To investigate the influence of COMRATEm on ITAE, the proportion of ITAE=∞ in nonlinear HCS with different COMRATEm is plotted in Figure 10. The observation of different COMRATEm suggests the following: all values of ITAE are infinite when COMRATEm ≤ 1. When COMRATEm = 1~1.1, the proportion of ITAE=∞ clearly decreases. When COMRATEm = 1.1~1.2, the proportion of ITAE=∞ is close to 0 and decreases slowly. When COMRATEm = 1.2, the proportion of ITAE=∞ equals 0, which is the same as that in the linear HCS. These observations show that the fluctuation of ufr(t) could be alleviated if the nonlinear HCS is carefully designed, although it seems to be inevitable.

5. Conclusion

The emphasis of container port authorities and other players in the PSSC has shifted from traditional passive management to active response, highlighting the need to quantify the resilience of HCS for inevitable oscillations. This work builds and analyzes linear and nonlinear HCS models. Resilience for HCS in container ports is measured by ITAE of unsatisfied freight requirement. It provides a new perspective on PSSC partners to plan for HCS, where resilience could guide the selection of control parameters. HCSs in container ports are taken as example to analyze resilience, and it is found that has significant influence on resilience for nonlinear model. These contributions serve as a starting point in the development of a quantitative resilience decision making framework for PSSC. Future work will consider the resilience and recovery strategies under stochastic freight requirements given the two HCSs.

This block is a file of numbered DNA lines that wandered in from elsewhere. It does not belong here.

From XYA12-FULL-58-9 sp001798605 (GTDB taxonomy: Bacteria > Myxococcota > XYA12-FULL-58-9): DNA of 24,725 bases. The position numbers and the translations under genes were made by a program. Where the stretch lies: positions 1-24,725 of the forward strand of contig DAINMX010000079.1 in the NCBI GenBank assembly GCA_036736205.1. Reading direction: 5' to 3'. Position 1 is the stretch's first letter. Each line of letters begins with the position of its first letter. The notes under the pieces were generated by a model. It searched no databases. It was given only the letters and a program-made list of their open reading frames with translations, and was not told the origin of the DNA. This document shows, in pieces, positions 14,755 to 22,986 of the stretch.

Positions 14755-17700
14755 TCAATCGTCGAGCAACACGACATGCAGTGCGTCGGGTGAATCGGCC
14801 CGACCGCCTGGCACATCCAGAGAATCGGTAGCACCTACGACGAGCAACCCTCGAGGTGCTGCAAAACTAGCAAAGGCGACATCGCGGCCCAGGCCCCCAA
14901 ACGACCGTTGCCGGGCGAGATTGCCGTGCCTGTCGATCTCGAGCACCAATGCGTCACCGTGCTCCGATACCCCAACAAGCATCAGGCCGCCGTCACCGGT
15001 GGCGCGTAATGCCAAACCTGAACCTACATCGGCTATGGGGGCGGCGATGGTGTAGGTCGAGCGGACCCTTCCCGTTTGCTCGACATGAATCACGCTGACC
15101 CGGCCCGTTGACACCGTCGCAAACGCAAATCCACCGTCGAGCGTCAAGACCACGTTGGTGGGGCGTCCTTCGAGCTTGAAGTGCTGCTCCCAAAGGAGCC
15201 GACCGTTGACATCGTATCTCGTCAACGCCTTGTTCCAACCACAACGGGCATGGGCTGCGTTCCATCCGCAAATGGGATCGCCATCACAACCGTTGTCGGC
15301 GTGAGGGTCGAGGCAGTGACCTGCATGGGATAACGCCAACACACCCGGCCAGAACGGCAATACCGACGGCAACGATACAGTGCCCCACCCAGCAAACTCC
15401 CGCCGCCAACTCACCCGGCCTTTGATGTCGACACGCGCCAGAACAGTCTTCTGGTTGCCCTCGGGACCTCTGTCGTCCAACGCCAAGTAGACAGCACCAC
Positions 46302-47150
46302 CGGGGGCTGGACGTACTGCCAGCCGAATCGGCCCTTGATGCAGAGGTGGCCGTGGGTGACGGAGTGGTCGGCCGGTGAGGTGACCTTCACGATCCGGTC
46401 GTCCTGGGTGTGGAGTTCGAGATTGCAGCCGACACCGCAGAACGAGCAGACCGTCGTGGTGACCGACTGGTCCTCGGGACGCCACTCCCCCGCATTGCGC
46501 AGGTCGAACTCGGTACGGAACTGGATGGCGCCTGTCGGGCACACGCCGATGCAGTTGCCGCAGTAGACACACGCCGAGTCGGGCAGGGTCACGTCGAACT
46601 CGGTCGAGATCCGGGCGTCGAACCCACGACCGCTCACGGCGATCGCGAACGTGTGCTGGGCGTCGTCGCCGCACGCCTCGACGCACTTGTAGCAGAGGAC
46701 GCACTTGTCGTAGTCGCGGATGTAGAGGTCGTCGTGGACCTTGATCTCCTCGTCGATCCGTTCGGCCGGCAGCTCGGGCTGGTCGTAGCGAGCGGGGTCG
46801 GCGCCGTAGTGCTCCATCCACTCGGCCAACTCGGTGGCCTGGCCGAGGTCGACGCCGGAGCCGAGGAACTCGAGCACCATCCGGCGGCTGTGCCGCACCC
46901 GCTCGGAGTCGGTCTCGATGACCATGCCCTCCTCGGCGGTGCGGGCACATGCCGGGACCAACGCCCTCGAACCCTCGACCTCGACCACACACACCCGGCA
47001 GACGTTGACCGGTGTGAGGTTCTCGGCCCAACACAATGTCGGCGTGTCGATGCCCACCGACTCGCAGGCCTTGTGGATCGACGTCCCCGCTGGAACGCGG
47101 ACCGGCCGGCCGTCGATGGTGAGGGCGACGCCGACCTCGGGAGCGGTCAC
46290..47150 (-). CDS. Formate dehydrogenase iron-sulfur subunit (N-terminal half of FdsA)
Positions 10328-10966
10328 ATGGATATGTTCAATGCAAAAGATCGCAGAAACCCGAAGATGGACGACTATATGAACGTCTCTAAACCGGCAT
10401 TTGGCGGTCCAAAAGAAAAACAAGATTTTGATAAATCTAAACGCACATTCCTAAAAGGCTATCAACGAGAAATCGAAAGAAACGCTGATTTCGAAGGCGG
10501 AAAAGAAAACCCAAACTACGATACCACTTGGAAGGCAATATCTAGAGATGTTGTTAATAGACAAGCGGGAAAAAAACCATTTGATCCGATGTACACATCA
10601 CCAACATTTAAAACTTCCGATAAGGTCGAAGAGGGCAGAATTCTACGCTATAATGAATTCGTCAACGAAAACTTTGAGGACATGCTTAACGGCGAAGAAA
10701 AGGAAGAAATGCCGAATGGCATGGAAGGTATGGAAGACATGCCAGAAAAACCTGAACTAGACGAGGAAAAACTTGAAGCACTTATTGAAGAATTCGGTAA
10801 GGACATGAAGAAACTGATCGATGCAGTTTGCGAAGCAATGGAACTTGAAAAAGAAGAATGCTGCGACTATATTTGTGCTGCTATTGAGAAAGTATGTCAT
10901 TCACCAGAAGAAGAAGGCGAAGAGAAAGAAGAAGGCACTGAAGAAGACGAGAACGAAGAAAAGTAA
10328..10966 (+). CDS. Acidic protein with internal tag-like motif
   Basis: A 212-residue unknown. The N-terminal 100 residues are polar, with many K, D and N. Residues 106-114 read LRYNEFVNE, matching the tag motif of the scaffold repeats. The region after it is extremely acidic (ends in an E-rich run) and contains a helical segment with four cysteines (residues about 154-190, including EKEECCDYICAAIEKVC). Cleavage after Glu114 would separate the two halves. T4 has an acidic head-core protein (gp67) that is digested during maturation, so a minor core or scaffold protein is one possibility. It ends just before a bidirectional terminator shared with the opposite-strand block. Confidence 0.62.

Data Availability

The data used to support the findings of this study are included within the article.

Conflicts of Interest

The authors declare that they have no conflicts of interest.

Acknowledgments

This work is supported by the National Social Science Foundation project of China (No. 17CGL018). Here the authors would like to express their gratitude to it.

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Copyright © 2019 Bowei Xu et al. This is an open access article distributed under the Creative Commons Attribution License, which permits unrestricted use, distribution, and reproduction in any medium, provided the original work is properly cited.